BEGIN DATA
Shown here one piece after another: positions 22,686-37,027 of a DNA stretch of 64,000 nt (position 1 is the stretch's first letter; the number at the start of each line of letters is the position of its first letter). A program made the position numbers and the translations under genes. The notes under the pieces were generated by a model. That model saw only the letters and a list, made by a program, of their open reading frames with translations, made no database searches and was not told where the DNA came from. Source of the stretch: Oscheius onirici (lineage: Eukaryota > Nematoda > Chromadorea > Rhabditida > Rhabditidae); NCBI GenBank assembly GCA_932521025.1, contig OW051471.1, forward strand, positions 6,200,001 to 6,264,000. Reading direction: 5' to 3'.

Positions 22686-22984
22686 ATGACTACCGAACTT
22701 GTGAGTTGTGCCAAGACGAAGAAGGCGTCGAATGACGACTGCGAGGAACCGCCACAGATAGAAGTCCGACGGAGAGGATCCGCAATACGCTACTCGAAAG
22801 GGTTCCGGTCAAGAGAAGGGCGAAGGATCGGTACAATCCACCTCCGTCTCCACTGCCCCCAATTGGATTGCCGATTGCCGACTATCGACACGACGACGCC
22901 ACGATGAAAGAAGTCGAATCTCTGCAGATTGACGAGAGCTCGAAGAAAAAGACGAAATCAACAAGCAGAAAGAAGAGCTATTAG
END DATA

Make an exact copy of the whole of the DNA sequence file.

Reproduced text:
Shown here one piece after another: positions 22,686-37,027 of a DNA stretch of 64,000 nt (position 1 is the stretch's first letter; the number at the start of each line of letters is the position of its first letter). A program made the position numbers and the translations under genes. The notes under the pieces were generated by a model. That model saw only the letters and a list, made by a program, of their open reading frames with translations, made no database searches and was not told where the DNA came from. Source of the stretch: Oscheius onirici (lineage: Eukaryota > Nematoda > Chromadorea > Rhabditida > Rhabditidae); NCBI GenBank assembly GCA_932521025.1, contig OW051471.1, forward strand, positions 6,200,001 to 6,264,000. Reading direction: 5' to 3'.

Positions 22686-22984
22686 ATGACTACCGAACTT
22701 GTGAGTTGTGCCAAGACGAAGAAGGCGTCGAATGACGACTGCGAGGAACCGCCACAGATAGAAGTCCGACGGAGAGGATCCGCAATACGCTACTCGAAAG
22801 GGTTCCGGTCAAGAGAAGGGCGAAGGATCGGTACAATCCACCTCCGTCTCCACTGCCCCCAATTGGATTGCCGATTGCCGACTATCGACACGACGACGCC
22901 ACGATGAAAGAAGTCGAATCTCTGCAGATTGACGAGAGCTCGAAGAAAAAGACGAAATCAACAAGCAGAAAGAAGAGCTATTAG